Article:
When no ring signal has been received in step 180, controller 30 checks, step 200, for user input (or activation), step 190, of the call key during the standby (on-hook) state. When it is determined in step 200 that the call key has been input, controller 30 performs the function stored in memory 40, step 210. In step 220, controller 30 checks whether function termination key F is input. When it is determined that function termination key F is input, controller 30 converts the present state of the handset into the standby state in step 230.
As described above, according to the present invention, a call key is variably converted to an intercom key or to a redial key by a user's simple manipulation of the call key, thereby implementing various functions without opening a flip.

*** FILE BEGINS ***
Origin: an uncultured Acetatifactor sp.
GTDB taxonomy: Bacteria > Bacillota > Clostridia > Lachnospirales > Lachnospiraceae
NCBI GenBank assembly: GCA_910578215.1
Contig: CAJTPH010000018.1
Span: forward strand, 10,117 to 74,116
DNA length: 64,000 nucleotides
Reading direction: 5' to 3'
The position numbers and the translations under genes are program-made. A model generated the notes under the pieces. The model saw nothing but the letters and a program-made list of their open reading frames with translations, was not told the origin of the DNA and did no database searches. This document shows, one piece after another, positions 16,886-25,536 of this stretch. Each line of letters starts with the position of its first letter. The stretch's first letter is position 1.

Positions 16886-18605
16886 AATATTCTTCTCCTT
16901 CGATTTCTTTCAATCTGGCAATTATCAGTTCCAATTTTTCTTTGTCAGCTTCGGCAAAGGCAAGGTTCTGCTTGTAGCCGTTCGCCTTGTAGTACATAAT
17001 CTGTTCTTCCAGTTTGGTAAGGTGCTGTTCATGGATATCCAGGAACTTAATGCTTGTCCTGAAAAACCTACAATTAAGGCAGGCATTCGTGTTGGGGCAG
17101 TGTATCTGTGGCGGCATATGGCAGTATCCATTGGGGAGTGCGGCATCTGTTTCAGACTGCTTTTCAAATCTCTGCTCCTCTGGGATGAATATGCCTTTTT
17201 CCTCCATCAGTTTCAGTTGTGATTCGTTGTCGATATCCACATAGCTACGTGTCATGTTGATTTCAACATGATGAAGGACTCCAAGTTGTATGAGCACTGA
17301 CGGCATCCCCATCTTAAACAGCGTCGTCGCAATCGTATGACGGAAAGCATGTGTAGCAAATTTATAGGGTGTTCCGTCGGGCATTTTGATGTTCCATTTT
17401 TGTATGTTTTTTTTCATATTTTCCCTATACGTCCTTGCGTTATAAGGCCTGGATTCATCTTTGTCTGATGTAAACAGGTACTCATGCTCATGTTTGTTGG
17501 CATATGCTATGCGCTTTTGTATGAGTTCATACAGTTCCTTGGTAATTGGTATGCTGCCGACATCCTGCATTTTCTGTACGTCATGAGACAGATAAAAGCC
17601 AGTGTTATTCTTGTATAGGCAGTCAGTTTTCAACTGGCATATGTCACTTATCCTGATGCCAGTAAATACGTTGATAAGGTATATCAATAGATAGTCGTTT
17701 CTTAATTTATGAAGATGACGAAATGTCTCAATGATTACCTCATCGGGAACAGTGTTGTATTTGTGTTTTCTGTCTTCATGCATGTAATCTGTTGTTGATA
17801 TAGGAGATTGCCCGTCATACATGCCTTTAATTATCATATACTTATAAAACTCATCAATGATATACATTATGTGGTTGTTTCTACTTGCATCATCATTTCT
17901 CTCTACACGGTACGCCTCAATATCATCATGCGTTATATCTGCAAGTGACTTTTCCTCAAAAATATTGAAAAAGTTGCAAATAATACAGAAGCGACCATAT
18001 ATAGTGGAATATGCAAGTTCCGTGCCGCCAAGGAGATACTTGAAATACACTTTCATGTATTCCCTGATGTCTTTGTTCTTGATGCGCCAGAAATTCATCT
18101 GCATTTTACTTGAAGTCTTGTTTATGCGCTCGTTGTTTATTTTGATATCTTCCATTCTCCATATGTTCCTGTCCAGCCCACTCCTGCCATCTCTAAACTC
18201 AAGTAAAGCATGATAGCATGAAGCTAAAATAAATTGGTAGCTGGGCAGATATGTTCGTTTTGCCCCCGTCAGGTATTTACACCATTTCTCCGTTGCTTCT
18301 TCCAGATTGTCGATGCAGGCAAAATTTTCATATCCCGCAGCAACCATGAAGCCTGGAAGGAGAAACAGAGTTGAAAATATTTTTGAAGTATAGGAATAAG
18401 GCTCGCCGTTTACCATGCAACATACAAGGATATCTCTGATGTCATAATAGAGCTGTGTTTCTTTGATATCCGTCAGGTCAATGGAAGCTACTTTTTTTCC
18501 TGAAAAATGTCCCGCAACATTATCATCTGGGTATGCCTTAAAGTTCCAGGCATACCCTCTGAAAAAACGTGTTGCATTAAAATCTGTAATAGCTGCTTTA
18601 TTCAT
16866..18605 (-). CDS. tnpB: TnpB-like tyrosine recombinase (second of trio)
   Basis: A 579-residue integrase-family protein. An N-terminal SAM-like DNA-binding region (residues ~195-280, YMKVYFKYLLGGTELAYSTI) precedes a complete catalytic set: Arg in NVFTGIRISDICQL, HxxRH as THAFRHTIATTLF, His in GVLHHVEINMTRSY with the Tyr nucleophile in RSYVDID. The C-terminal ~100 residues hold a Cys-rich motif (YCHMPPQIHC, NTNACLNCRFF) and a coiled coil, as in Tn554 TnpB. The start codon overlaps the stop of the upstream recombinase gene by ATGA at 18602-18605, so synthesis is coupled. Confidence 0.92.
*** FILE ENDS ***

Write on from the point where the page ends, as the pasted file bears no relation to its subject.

Therefore, it should be understood that the present invention is not limited to the particular embodiment disclosed herein as the best mode contemplated for carrying out the present invention, but rather that the present invention is not limited to the specific embodiments described in this specification except as defined in the appended claims.
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|U.S. Classification||455/566, 455/425, 379/433.06, 379/433.07|
|International Classification||H04M1/02, H04M1/725, H04M1/00|
|Cooperative Classification||H04M1/0214, H04M1/0245, H04M1/72519, H04M1/7258|
|European Classification||H04M1/725F, H04M1/725F3|
|Oct 17, 1996||AS||Assignment|
Owner name: SAMSUNG ELECTRONICS CO., LTD., A CORPORATION OF TH
Free format text: ASSIGNMENT OF ASSIGNORS INTEREST;ASSIGNOR:KIM, JONG-KWANG;REEL/FRAME:008217/0045
Effective date: 19960923
|Aug 22, 2002||FPAY||Fee payment|
Year of fee payment: 4
|Aug 28, 2006||FPAY||Fee payment|
Year of fee payment: 8
|Oct 18, 2010||REMI||Maintenance fee reminder mailed|
|Mar 16, 2011||LAPS||Lapse for failure to pay maintenance fees|
|May 3, 2011||FP||Expired due to failure to pay maintenance fee|
Effective date: 20110316